A study conducted by Adrian Taylor at the United Kingdom's University of Exeter and other colleagues from the UK, United States and Canada found that smokers were able to lessen their cravings for cigarettes by exercising.

The study examined 19 previous trials on the subject matter. Most commonly, participants were combined into one of two groups, one tasked with a sedentary activity like watching a video or sitting quietly and the other tasked with a physical activity like walking briskly or riding a bike.

In general, after working out, people had less of a desire to smoke than they had before. Taylor said to Reuters that smokers who had exercised reported their cravings as being a third less than those tasked with completing sedentary activities.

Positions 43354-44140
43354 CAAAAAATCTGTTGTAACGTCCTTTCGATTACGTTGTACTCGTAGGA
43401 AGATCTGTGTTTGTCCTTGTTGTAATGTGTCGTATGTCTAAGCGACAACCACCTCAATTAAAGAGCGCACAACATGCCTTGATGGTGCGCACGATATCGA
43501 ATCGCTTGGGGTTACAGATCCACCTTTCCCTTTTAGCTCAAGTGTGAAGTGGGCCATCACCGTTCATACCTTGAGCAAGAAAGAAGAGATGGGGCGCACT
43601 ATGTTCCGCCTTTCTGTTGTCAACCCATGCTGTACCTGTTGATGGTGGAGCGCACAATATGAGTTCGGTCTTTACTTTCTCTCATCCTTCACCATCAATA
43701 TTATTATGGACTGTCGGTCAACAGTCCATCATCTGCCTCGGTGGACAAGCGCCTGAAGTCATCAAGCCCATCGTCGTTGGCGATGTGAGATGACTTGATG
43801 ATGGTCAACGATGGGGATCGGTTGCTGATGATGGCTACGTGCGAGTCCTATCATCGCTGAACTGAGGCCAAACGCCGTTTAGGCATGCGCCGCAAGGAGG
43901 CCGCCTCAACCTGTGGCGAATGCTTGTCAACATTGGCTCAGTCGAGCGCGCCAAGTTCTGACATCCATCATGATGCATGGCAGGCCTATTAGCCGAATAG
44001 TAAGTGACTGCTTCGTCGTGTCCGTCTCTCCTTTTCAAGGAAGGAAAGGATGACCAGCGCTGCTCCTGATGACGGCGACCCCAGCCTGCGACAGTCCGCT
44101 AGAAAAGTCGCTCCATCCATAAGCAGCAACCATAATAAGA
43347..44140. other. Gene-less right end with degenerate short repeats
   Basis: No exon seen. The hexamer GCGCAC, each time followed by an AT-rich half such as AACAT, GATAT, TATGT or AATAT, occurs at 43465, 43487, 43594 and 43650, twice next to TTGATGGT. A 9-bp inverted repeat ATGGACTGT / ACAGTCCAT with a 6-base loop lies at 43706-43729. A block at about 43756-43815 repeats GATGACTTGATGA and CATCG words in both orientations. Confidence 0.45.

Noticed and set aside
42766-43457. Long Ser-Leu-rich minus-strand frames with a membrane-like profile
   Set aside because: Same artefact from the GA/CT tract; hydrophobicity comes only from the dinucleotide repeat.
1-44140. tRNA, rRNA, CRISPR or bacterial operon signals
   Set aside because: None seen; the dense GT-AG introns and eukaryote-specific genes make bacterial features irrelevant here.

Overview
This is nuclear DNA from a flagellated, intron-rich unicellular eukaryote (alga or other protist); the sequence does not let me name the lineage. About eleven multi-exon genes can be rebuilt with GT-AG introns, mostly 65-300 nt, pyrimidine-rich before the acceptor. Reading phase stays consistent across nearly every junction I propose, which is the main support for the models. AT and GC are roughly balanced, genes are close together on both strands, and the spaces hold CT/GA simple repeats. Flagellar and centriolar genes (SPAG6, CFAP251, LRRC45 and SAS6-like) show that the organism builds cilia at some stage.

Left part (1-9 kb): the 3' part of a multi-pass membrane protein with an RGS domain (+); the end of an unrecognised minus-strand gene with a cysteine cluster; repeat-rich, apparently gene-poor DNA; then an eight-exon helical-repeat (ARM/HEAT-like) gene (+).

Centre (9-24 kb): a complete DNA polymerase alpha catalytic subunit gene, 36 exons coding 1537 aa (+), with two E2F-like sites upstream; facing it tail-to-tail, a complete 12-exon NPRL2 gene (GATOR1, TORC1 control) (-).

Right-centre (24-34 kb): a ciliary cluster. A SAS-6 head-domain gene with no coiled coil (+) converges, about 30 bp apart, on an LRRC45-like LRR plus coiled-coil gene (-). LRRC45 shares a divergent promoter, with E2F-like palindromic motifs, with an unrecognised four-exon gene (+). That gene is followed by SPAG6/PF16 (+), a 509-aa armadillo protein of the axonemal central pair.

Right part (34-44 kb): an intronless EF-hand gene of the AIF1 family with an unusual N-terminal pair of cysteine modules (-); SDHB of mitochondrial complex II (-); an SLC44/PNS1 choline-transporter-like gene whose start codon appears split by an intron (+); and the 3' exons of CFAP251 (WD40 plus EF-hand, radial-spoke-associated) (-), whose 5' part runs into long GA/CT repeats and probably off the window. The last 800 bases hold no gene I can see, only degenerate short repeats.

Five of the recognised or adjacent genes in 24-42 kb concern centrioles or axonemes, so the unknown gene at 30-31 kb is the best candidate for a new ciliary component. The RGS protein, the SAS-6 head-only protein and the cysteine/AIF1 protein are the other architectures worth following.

It is not clear what accounts for the difference, but Taylor notes that exercise provides a distraction. Physical activity also boosts people's moods, so they may not feel as much of a need to receive that same benefit by smoking.

It is also unclear whether exercise actually helps drive people to quit. Taylor and his colleagues had previously analyzed 15 studies on that subject for the Cochrane Collaboration, an organization that examines medical research.

Of the 15, only one of those studies found that exercise helped people quit smoking. Most of the studies had severe limitations though, like small sample size.

Regardless, exercise is a healthy habit for anyone to take. In addition, many smokers, especially women, report weight gain after quitting, which causes many to return to cigarettes. Exercising can help people to reduce weight gain though more research needs to be done on just how much exercise may help.

In the study, none of the smokers was in a smoking cessation program or using nicotine replacement gum or patches. Taylor noted that, since nicotine replacement gums and patches reduce cravings, the effects would probably be less for people using such methods.

The study was published in the journal Addiction.